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Thursday, 26 October 2023 12:56

NFDI4Health meets Adrian Burton at the World Health Summit

Juliane Fluck from NFDI4Health gave a talk at the World Health Summit and met Adrian Burton from the ARDC. Juliane Fluck from NFDI4Health gave a talk at the World Health Summit and met Adrian Burton from the ARDC. (c) NFDI4Health

About 15.000 participants attended the World Health Summit from 15 to 17 October 2023 in Berlin. The global conference brought together renowned stakeholders from politics, science and society to discuss strategies for a healthier global future. NFDI4Health joined the session “Global Health Artificial Intelligence (AI) and Robotics” and met Adrian Burton from the Australian Research Data Commons (ARDC).

This year’s theme “1 goal: health and well-being for all” attracted 15.000 attendees from 106 countries to debate on the future of global health at the World Health Summit. The conference was held from 15 to 17 October 2023 in Berlin and allowed for virtual participation. Our NFDI4Health spokesperson Juliane Fluck was an invited speaker at the panel discussion “Global Health Artificial Intelligence (AI) and Robotics” together with Petra Ritter (Charité – Universitätsmedizin Berlin), Lothar Wieler (Hasso Plattner Institute), Magali Haas (Cohen Veterans Bioscience), Susan Thomas (Google Health) and Thomas Wiegand (Fraunhofer Heinrich Hertz Institute). The session highlighted the potential of AI in revolutionizing healthcare treatment while emphasizing the importance of ethical practices.

In her talk, Juliane Fluck underlined the need for national and global infrastructures in health research and highlighted possible solutions to improve the accessibility of personal health data, e.g. for training AI methods. Using Germany as an example, she stated that in most countries, health data is spread across different institutes and is very heterogeneous regarding content, responsibilities, legal conditions and access. NFDI4Health is developing solutions for the re-use of health data in such a distributed landscape of health data infrastructures that still allow central findability and central data request. Data-holding organizations are also supported by NFDI4Health to establish Local Data Hubs and to participate in distributed data analysis in a privacy preserving way without relinquishing control over the data. According to Juliane Fluck, NFDI4Health strategies and services for building up a national infrastructure will enable access to health data for KI applications, serve as a blueprint for the European Health data space (EHDS), initiate a cultural change and thereby close a gap between science and society. All speakers agreed with the NFDI4Health main thesis that Health AI needs access to health data.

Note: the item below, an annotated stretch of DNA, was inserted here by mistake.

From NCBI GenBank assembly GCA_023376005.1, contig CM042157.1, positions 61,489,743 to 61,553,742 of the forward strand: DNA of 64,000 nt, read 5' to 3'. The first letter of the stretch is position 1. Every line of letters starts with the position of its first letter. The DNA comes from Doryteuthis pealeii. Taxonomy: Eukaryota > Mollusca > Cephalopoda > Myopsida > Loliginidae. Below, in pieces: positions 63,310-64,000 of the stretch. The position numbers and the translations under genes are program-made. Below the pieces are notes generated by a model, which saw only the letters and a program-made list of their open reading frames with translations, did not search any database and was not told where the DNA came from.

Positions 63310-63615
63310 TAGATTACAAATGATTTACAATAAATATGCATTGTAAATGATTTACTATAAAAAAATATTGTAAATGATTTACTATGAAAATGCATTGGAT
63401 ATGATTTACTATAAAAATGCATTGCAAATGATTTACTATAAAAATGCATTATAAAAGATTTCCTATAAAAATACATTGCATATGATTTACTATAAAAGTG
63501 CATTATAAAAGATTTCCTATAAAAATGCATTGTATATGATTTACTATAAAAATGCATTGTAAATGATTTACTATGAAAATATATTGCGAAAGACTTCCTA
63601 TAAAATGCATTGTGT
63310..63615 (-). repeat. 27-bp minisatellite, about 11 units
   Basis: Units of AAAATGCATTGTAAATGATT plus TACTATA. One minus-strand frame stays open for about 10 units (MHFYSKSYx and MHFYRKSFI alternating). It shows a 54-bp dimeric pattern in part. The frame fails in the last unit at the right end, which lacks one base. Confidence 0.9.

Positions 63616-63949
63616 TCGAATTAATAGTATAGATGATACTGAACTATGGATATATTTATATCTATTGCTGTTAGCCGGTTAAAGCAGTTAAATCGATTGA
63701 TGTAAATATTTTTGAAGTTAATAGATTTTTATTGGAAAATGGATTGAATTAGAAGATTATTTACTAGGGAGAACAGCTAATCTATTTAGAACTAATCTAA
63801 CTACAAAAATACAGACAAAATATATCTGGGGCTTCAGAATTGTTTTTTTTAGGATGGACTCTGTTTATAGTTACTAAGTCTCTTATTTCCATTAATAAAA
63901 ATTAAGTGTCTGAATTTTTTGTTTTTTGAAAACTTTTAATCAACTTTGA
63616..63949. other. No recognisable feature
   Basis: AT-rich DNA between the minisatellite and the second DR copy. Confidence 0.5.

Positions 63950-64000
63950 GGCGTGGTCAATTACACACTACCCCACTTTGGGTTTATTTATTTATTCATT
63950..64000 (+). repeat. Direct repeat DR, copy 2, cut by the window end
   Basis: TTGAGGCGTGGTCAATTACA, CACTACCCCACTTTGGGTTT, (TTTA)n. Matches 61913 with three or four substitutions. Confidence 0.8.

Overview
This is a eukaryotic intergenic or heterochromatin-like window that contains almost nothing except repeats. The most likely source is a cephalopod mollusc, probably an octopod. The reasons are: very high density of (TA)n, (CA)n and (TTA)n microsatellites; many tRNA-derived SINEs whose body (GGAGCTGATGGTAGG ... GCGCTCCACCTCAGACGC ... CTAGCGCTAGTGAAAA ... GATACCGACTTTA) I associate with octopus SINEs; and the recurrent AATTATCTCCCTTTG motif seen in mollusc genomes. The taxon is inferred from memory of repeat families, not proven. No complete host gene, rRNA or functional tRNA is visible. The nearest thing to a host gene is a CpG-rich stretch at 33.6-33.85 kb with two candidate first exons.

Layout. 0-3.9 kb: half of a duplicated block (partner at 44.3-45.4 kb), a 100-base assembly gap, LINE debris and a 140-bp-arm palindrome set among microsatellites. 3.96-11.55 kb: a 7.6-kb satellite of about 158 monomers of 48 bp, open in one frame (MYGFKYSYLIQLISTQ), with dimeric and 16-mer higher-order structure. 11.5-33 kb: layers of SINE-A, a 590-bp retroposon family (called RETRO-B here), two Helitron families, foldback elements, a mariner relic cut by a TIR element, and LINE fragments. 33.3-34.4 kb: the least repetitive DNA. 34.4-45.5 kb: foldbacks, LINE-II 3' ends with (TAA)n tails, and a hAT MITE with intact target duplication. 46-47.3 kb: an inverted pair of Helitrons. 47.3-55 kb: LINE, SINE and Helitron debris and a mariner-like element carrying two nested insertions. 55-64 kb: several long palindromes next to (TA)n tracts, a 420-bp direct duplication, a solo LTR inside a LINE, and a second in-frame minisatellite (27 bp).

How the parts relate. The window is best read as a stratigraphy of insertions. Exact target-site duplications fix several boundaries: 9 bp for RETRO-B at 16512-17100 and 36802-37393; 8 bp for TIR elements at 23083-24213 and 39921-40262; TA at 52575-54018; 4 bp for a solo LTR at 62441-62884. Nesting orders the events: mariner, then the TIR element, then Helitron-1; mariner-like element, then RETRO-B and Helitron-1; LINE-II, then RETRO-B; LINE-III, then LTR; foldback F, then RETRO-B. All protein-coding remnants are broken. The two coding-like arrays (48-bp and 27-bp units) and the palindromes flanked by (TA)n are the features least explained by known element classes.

On the sidelines of the World Health Summit, a meeting of Juliane Fluck, Iris Pigeot, Matthias Schulze and Matthias Löbe from NFDI4Health with Adrian Burton from the Australian Research Data Commons (ARDC) was arranged. ARDC is part of a federally funded National Collaborative Research Infrastructure, which is similar to the German National Research Data Infrastructure (NFDI). Adrian Burton is in charge of the Health Research Infrastructure Program, which supports data requests and research data management in the framework of a national health data strategy. In the meeting, both consortia presented their programs and identified various overlaps e. g. regarding standards for metadata and requesting data, and distributed data analysis. Both sides expressed great interest in an intercontinental cooperation of NFDI4Health and ARDC.


“Global Health AI and Robotics” Quotes

  • Juliane Fluck: “In Germany, we have a big problem: We do not have a unique identifier to link data. Even for the health sector, we cannot link data and this cannot be solved with infrastructure alone. We need a change in the relevant laws and processes to make linkage easy.”
  • Lothar Wieler: “In particular, I am happy that I am part of the NFDI4Health initiative of Juliane Fluck, because without setting up these networks in each and every country it will also be hard to bring the world of public health and the world of health care together - when it comes to taking care of patients.”
  • Petra Ritter: “We have very strict regulations in order to protect the privacy of individuals, but that doesn’t mean that we cannot use the data. We just need the infrastructure where it is possible to demonstrate compliance. This was lacking and is now build on the European scale.”


Find the digital session “Global Health AI and Robotics” on youtube.

Related press report:


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